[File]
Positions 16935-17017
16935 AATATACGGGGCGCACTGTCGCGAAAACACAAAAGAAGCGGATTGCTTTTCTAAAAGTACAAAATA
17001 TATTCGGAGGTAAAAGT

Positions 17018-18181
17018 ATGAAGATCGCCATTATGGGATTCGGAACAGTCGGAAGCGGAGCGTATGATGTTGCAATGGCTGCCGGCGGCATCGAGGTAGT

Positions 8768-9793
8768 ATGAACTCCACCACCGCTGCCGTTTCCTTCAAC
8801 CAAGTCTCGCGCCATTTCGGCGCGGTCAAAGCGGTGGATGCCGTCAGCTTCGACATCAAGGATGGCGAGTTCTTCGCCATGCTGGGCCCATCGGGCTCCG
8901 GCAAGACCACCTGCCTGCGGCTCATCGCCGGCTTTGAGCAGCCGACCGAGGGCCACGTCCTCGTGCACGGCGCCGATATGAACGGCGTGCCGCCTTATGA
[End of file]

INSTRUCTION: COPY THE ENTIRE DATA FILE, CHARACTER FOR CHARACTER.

Positions 16935-17017
16935 AATATACGGGGCGCACTGTCGCGAAAACACAAAAGAAGCGGATTGCTTTTCTAAAAGTACAAAATA
17001 TATTCGGAGGTAAAAGT

Positions 17018-18181
17018 ATGAAGATCGCCATTATGGGATTCGGAACAGTCGGAAGCGGAGCGTATGATGTTGCAATGGCTGCCGGCGGCATCGAGGTAGT

Positions 8768-9793
8768 ATGAACTCCACCACCGCTGCCGTTTCCTTCAAC
8801 CAAGTCTCGCGCCATTTCGGCGCGGTCAAAGCGGTGGATGCCGTCAGCTTCGACATCAAGGATGGCGAGTTCTTCGCCATGCTGGGCCCATCGGGCTCCG
8901 GCAAGACCACCTGCCTGCGGCTCATCGCCGGCTTTGAGCAGCCGACCGAGGGCCACGTCCTCGTGCACGGCGCCGATATGAACGGCGTGCCGCCTTATGA